By Rob Isbitts
SPDR® Bloomberg 1-10 Year TIPS ETF (NYSEARCH:TIPX) aims to provide access to the Treasury Inflation Protected Securities market. While the idea of investing in a TIPS fund seems like an easy decision in an inflationary environment like we currently have, the devil is in the details. And oh, there are details! We rate TIPX a Hold. We don’t mean like a Wall Street brokerage firm “hold rating” which really means “sell.” If you own this fund, holding it in the current, wacky bond market environment is a reasonable decision. However, we think it’s best if many investors were not in a TIPS fund, to begin with. They may not be worth the complexity involved with holding them in an ETF package.
TIPS, as they are commonly known, are bonds issued by the US Treasury. Their distinguishing feature is that their principal value is “indexed” to inflation. That means when economic inflation as measured by the US Consumer Price Index (‘CPI’) is rising, the principal value of TIPS adjusts upward. The opposite occurs during periods of deflation.
The bonds’ coupon interest rate is fixed, and typically below that of similar non-TIPS bonds. But when inflation rises, the interest paid is calculated by multiplying that base rate times the adjusted principal of the bond. Bottom line: what a TIPS bondholder receives every 6 months in interest will fluctuate with inflation. And they will get their principal back if they hold to maturity.
Proprietary ETF Grades
Correlation (vs. S&P 500): Very Low
Expected Volatility (vs. S&P 500): Low
As of this writing, TIPX held 34 different TIPS bonds. Their coupon rates ranged from 1/8 of 1% (the minimum permitted, and the prevailing rate for several years due to the absence of inflation) to just under 4%. Given that extended period of low inflation prior to this year’s burst higher in prices, TIPX has an average coupon of just 0.80%. The 12-month yield is over 7%, but that has consistently been exceeded this year by the decline in principal value. That’s not very happy math for TIPX holders.
These are still US Treasury securities, so the risk of default is low. Oh, let’s hope it is. Because if Treasuries become bad credit, the world has bigger problems than how to calculate the yield on a TIPS bond!
And, while 2022 has been a case where TIPS did not rise to the occasion, there’s a decent excuse for that. The Fed’s massive case of overstaying their welcome by buying up big chunks of US Treasury securities included TIPS. In fact, the Fed at one point owned a pretty large part of this market. In 2022, the Fed went from QE to QT. That is, they stopped buying more and more bonds, and started to sell bonds. There’s a good reason to believe that some of the downward pressure on TIPS this year was that huge dollop of Fed selling. The absence of this supply-demand disruption could “clear the market” and make TIPS more viable at some point. But I classify this whole situation as a weakness, because there’s nothing to stop the Fed from intervening in this market again, to add liquidity but crush investors holding TIPS. Again, if you’re going to “follow the Fed,” it’s better to do so with securities that don’t have the bells and whistles that TIPS do. That’s what 2022 proved to me.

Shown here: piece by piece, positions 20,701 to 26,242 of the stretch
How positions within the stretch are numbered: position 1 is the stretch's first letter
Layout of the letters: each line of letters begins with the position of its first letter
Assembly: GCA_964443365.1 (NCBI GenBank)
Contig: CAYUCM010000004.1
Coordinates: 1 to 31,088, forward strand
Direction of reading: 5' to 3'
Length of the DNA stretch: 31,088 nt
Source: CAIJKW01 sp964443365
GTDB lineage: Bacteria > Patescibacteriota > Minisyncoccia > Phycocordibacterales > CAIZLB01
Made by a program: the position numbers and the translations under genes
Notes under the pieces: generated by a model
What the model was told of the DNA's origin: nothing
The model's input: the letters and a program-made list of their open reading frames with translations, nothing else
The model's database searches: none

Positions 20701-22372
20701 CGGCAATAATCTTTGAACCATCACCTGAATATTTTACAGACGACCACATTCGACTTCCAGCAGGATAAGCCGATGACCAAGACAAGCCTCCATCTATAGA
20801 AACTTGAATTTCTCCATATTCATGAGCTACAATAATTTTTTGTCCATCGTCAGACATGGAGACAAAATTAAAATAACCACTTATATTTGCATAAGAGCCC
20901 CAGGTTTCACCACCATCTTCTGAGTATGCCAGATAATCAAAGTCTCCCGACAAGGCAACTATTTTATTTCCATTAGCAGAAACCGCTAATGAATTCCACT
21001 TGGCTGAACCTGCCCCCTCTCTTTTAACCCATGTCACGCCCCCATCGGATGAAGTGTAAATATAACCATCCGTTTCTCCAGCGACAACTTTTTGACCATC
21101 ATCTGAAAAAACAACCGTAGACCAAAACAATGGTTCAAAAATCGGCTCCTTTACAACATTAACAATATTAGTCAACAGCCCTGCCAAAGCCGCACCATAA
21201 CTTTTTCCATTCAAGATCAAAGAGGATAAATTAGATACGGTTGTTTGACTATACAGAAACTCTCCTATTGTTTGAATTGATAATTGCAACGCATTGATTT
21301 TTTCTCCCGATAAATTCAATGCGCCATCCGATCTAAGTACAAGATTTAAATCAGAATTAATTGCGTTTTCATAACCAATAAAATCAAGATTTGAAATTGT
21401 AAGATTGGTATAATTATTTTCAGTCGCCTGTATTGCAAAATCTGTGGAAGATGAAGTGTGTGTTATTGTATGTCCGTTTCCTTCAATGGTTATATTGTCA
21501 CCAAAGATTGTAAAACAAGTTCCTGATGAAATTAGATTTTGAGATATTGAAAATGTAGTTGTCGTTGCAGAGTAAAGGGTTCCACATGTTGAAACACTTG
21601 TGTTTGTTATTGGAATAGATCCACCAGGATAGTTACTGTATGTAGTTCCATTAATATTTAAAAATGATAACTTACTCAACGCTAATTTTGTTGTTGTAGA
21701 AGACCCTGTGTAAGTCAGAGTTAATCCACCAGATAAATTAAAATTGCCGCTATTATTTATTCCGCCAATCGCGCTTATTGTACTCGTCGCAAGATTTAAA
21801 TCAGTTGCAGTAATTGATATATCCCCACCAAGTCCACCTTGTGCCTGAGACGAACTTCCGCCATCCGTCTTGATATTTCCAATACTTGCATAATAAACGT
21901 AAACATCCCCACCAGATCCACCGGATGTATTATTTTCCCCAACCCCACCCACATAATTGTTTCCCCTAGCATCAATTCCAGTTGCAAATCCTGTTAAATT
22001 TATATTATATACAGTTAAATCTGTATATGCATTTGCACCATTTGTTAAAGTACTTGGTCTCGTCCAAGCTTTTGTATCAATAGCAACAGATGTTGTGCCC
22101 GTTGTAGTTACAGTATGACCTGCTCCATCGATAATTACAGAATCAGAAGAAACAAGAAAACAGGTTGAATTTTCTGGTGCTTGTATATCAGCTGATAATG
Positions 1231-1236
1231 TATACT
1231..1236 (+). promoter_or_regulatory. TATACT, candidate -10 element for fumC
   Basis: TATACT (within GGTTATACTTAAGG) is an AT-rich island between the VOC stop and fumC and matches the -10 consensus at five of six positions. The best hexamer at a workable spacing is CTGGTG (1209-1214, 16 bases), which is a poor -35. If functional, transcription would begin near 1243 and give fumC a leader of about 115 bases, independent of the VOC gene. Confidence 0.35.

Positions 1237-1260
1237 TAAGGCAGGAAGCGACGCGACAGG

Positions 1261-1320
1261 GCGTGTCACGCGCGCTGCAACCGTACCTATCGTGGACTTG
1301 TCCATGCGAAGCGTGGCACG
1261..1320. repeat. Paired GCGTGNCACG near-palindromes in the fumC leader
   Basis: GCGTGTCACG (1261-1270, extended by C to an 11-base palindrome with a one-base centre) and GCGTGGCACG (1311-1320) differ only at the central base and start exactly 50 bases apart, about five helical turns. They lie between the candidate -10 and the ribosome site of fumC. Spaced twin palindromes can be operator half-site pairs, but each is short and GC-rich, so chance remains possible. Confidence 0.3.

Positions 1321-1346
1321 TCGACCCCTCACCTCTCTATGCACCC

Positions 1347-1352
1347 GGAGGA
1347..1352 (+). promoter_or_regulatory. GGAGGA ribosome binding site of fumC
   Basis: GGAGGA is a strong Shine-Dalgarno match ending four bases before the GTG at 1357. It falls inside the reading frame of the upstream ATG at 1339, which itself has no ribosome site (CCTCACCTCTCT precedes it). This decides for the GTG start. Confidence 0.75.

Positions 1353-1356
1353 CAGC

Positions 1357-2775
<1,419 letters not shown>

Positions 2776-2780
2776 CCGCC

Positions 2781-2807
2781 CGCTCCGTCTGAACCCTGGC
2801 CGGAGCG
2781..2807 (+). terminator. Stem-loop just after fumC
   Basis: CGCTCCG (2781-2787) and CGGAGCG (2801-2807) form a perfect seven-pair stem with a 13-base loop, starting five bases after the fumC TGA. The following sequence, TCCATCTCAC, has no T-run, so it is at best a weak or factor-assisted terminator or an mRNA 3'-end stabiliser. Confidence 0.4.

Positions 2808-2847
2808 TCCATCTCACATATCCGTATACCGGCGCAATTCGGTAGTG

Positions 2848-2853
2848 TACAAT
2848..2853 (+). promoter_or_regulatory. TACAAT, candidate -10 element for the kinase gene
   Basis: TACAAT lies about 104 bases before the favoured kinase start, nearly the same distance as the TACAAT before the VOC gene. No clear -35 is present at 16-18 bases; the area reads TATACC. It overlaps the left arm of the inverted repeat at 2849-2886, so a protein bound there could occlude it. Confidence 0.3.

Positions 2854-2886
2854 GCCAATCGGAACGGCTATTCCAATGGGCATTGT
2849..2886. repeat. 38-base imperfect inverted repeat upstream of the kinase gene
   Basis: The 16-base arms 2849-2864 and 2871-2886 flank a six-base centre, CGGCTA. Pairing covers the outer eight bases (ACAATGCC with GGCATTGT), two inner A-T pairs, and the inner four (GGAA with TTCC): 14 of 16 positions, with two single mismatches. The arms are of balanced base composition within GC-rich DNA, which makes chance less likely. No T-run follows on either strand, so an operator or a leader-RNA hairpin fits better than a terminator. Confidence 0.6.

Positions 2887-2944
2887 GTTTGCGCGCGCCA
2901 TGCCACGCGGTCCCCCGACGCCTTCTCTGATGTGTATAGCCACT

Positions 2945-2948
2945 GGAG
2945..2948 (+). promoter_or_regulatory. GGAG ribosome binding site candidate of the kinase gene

TIPS’ payments fluctuate, sometimes wildly. This is not a strength on its own merit. In the current, toxic environment for bonds, and with inflation potentially running up much further for a while, that yield might spike to a very high level. But even if it does, there’s no certainty that the principal fluctuation won’t continue to cut into it.
However, there’s at least a possibility that things will come together for TIPS later in the current inflation cycle. TIPS might offer a unique style of positive return that is not correlated to traditional stocks and bonds. But this is not a prediction. It is closer to a “wait and see” with a modest possibility of occurring.
Look no further than this chart showing the performance of TIPX so far in 2022. The ETF’s trailing 12-month dividend yield has spiked, as you would expect with the dramatic lift in inflation we’ve seen. But the purple line makes all of that nice yield pickup less exciting. The price of TIPX (excluding dividend payments from the ETF) is down similar to their non-TIPS Treasuries peers. Net result: TIPS have outperformed other types of bonds. But they have not protected investors from inflation in a total return sense. And I suspect a positive total return is the number one thing investors are aiming for when they buy an ETF like this one.
Proprietary Technical Ratings
Short-Term Rating (next 3 months): Sell
Long-Term Rating (next 12 months): Hold
ETF Quality Opinion
Despite my severe reservations about TIPS as an asset class in ETF form, this is one of those where I don’t mind keeping TIPX at the very far end of the watchlist. What does that mean? I won’t ignore it completely, and if my technical signaling prompts a wake-up call to focus some additional attention on TIPX and/or other TIPS ETFs, I may reconsider. Never say never, in this case.
ETF Investment Opinion
I’ve been managing money professionally since the early 1990s, just before TIPS made their debut in the bond market in 1997. And I will readily admit that while I understand them, I’m no expert. But I will say this: there is a level of complexity with these instruments that make them a risk for many investors. The risk is partly the opportunity cost of owning TIPS versus other types of investments. But it is also the risk of being thoroughly disappointed when they don’t perform when you think they should. The headline here is “Inflation-Protected Securities,” which is what TIPS does over the life of the bond. But owning them in a packaged ETF with the goal of holding it for a long time? There is too much “noise” and quirkiness attached here to make me a fan.